“Was it white and have fat red words on the front?”
Her nose crinkled and she shook her head. “It was a dark yellow one. Jaelyn tried not to show it, but I could see she was about to cry.” Her chin lifted, chest puffing with pride. “She didn’t because she’s tough. My mom cries all the time. Not Jaelyn. I heard her leaving last night, but my brother wouldn’t let me out of the apartment.” Excitement lit her face, and she lifted to her toes. “She left me a note on the door, though.”
“What did it say?”
“Goodbye, and that she’ll miss me. She gave me five dollars. Wasn’t that sweet?”
“Yes, it was. Did someone come pick her up, Bethany?”
“I didn’t see nobody. She was walking just like she always does, but this time she was pulling a bag with wheels.” She giggled and chewed on the end of one braid. “They squeaked. That’s what made me look out the window.”
Glancing toward the main road, Geleon squashed the need to ask which direction. What would it matter? She might as well have turned into a ghost and melted into the blackness of the night.
“No one comes to see Jaelyn. You’re the first. Who are you?”
He looked back and gave her a warm smile that was in total opposition to his unsettled emotions. “I’m a friend. My name’s Geleon.”
“Are you a wrestler?”
She pointed over her shoulder to her apartment. “My brother loves wrestling shows. You look like one of them.”
He had no control over the chuckle releasing to drift across the quiet courtyard. “Oh. No. I’m sorry. I don’t wrestle.”
She shrugged. “Are you going to find her, Geleon?”
“I hope so.”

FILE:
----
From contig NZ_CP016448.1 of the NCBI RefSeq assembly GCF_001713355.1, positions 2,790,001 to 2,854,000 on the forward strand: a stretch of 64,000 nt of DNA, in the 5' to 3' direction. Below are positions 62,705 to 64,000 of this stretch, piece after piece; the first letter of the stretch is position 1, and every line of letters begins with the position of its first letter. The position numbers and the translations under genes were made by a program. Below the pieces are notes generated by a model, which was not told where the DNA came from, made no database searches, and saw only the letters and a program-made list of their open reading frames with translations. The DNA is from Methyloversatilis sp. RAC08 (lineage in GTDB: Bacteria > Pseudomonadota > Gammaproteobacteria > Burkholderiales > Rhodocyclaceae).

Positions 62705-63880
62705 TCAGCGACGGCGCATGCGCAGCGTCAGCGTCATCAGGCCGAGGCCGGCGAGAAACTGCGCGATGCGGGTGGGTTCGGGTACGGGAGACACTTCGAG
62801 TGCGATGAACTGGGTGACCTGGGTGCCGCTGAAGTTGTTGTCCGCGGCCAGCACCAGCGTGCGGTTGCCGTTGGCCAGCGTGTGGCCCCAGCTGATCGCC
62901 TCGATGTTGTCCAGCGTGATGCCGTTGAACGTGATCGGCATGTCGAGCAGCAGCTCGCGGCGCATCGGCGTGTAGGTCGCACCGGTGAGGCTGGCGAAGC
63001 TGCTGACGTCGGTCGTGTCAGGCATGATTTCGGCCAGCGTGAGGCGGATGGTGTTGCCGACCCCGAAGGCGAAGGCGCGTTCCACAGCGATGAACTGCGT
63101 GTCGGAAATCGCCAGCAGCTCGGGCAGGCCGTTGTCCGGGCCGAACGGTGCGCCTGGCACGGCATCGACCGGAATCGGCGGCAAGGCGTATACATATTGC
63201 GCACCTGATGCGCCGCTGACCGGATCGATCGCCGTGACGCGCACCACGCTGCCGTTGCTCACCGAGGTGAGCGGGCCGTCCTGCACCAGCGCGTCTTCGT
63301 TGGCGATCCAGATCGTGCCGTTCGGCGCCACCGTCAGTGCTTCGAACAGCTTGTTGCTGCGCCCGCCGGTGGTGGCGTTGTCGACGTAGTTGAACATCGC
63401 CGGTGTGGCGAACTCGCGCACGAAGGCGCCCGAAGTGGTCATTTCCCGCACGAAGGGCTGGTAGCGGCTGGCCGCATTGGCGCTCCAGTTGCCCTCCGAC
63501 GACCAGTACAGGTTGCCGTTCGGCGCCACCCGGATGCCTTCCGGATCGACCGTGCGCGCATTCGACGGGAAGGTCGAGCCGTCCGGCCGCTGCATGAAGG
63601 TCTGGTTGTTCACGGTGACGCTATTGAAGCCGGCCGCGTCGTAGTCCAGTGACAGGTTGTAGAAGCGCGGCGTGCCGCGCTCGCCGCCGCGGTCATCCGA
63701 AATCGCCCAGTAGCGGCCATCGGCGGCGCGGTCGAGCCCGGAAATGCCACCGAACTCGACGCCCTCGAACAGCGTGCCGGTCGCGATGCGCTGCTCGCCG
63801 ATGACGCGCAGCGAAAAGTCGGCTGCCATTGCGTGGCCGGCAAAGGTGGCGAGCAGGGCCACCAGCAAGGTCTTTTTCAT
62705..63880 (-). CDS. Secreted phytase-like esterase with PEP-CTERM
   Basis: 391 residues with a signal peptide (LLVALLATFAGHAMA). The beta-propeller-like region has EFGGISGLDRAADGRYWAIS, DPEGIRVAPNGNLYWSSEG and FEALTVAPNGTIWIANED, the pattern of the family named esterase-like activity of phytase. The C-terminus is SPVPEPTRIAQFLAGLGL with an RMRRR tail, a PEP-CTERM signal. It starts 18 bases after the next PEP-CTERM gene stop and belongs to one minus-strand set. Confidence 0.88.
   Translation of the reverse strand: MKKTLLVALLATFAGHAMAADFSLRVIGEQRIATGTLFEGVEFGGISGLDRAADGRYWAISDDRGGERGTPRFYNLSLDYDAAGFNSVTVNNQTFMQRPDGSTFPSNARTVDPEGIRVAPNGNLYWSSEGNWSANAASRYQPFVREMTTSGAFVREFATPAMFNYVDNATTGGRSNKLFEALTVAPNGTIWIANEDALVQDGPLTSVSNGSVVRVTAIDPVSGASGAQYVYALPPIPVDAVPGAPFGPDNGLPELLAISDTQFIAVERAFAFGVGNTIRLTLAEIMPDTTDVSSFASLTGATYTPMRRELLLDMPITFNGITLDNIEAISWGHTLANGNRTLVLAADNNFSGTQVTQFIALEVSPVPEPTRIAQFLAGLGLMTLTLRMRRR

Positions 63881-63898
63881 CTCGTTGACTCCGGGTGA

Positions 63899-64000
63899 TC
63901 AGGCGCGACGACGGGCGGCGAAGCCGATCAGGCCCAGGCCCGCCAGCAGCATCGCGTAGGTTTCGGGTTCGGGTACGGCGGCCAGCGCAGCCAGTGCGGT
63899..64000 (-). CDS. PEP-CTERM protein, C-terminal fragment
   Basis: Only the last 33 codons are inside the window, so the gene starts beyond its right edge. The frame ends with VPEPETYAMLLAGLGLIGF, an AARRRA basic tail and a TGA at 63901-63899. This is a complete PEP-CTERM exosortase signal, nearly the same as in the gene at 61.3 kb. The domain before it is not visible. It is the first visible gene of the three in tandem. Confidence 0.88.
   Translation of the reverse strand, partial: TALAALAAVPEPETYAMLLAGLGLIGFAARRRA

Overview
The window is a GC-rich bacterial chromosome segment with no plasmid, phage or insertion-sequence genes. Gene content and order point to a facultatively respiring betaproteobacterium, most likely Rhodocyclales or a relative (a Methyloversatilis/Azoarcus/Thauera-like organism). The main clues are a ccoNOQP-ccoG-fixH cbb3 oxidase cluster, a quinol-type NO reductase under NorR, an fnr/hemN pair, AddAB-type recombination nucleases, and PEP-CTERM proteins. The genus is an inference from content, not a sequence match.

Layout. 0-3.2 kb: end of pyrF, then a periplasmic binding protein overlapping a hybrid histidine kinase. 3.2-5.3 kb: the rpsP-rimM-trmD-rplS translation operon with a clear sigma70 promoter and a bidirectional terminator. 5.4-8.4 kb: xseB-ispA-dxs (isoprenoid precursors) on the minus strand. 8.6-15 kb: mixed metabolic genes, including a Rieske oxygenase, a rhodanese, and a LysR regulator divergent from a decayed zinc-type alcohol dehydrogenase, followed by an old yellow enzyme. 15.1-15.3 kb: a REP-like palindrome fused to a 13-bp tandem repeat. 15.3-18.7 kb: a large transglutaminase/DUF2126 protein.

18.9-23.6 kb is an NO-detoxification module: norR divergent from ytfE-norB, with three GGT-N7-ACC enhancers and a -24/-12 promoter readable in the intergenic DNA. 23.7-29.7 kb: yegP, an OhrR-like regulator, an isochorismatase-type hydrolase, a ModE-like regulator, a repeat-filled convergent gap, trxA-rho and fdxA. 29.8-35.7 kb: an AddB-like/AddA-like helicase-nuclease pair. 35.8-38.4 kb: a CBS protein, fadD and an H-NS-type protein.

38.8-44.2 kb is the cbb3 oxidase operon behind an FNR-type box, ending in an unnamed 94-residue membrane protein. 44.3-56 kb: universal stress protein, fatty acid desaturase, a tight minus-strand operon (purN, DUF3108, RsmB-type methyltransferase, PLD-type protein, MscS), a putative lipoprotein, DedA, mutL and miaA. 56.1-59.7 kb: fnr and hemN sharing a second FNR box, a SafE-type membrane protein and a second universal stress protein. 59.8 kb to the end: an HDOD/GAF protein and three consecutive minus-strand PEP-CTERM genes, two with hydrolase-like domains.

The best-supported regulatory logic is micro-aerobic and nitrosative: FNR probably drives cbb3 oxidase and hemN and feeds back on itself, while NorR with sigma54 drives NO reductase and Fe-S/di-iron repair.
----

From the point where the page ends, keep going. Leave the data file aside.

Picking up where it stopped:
She threw him a beaming smile. “If you do, tell her that my brother promised to walk with me today so I won’t get hurt.”
Geleon scanned the area, wishing he could find whatever was causing this little girl’s fear from something as simple as retrieving the mail. The only thing he spotted was the rapidly approaching hotel van. He needed to pound something. Anything. Without an outlet for his growing angst, Geleon bit his lip and suppressed his instinct to punch the light post. He looked her directly in the eye and calmed his voice.
“Will you promise never to go without your brother? Jaelyn won’t be happy if she knows you did that. The mail’s not worth getting hurt over.”
“Okay. I promise.”
“Good. That makes me happy. I have to leave, Bethany. I enjoyed speaking with you. Go back inside so you’ll be safe.”
The little girl smiled and waved. “Okay. Bye, Geleon.”
He forced himself to walk away. Settling onto the back seat of the courtesy vehicle, Geleon refused to look over to see if Bethany had done as he’d asked. He was already fighting the urge to jump out of the van and hang around until time for her to retrieve the gods damn mail that brought nothing but grief. Pushing out a hard breath, Geleon tapped the driver on the shoulder.
“How far is Silvia’s Diner from here? It’s on Cypress.”
“Is it in the Ridgeway Shopping Center?”
“About eight blocks. Do you want to go there?”
“No, I was just curious. Thank you.” Slumping back against the seat, Geleon stared blindly at the passing neighborhood.
My precious, sweet Jaelyn. You walked sixteen blocks every day to survive and probably just gave away your last few dollars. You’ll never have to do that again. I’m going to find you. That’s a promise.